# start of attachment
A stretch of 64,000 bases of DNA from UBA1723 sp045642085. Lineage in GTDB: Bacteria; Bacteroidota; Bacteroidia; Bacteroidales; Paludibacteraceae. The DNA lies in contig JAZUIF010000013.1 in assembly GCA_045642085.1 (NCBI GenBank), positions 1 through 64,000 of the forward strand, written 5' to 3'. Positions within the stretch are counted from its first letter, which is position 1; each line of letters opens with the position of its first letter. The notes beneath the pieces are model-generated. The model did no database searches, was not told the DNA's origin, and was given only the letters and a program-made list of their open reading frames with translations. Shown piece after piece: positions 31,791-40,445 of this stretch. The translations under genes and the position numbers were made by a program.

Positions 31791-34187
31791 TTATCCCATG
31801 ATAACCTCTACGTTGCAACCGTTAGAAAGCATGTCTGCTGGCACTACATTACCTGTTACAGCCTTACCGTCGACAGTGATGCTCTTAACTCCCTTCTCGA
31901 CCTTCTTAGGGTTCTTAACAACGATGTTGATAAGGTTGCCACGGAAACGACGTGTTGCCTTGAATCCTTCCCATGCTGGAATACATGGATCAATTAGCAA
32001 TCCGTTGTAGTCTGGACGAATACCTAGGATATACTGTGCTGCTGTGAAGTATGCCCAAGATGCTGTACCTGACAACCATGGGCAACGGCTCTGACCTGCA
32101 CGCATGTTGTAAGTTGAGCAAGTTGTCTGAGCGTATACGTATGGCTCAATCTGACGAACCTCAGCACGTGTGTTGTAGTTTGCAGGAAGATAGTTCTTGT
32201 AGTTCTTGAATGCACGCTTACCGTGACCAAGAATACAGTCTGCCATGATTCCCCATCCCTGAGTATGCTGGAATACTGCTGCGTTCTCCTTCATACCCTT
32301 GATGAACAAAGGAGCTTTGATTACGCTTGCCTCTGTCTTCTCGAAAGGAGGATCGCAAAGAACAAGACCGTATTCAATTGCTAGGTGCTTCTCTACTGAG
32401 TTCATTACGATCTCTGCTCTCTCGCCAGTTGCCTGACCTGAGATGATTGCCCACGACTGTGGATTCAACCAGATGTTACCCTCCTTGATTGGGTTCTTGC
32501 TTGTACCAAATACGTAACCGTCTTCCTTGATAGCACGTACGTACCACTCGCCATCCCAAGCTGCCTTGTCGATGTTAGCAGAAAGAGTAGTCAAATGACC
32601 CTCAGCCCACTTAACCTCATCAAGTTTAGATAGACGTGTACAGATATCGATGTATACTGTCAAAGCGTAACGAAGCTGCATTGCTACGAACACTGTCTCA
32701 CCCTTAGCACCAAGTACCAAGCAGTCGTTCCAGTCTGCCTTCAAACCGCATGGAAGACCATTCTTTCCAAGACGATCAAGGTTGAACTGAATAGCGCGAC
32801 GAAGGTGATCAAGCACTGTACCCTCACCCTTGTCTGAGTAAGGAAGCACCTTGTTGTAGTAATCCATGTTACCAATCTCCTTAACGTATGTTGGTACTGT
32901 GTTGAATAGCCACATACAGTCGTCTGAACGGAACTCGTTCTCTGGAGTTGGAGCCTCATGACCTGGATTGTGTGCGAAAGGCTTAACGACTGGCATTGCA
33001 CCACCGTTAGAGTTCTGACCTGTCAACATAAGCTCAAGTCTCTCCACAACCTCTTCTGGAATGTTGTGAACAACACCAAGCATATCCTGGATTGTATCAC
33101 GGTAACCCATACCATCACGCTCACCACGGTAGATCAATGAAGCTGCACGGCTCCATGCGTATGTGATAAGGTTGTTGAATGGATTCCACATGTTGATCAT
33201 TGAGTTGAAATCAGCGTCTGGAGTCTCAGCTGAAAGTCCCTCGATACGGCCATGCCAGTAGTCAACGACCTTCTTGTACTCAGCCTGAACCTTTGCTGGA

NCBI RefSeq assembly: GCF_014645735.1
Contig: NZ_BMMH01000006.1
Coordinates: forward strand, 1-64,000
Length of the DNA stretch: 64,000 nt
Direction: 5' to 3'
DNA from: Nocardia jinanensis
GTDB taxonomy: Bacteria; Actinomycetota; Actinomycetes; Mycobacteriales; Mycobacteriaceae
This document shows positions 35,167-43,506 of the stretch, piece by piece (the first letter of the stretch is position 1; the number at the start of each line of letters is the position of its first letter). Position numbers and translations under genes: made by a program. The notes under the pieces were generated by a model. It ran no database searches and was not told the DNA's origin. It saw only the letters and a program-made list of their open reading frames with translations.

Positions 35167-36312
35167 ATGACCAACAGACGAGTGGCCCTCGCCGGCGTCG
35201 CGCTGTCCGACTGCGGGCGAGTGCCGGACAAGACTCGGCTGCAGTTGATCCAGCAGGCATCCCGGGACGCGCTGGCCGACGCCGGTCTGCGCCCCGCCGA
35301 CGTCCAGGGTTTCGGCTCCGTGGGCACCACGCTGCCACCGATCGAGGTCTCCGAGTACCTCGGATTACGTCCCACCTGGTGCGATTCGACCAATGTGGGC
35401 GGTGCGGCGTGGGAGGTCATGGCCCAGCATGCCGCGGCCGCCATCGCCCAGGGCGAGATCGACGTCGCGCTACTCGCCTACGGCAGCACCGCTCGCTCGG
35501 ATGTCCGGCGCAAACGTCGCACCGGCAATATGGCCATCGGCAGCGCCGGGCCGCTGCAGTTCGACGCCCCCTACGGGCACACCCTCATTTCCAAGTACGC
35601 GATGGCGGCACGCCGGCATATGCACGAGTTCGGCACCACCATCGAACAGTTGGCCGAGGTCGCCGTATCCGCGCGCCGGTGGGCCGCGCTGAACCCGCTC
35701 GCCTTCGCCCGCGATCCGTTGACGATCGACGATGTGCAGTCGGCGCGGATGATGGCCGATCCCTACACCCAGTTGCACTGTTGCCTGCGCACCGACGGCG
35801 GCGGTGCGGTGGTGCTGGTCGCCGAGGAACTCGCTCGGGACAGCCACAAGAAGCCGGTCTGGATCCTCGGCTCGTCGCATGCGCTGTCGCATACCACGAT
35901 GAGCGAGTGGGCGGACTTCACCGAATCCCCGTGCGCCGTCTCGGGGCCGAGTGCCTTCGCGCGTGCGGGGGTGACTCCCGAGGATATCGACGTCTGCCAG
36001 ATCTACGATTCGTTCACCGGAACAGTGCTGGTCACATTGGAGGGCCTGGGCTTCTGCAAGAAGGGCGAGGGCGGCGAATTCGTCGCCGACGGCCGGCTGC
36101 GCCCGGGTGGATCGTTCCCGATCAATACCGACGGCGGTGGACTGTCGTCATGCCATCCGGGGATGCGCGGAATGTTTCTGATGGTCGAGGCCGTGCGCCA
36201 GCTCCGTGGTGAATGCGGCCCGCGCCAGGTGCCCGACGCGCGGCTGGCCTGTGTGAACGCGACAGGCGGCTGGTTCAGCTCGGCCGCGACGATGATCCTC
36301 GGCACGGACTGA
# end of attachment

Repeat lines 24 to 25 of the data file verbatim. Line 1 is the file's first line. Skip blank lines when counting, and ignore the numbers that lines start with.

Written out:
DNA from: Nocardia jinanensis
GTDB taxonomy: Bacteria; Actinomycetota; Actinomycetes; Mycobacteriales; Mycobacteriaceae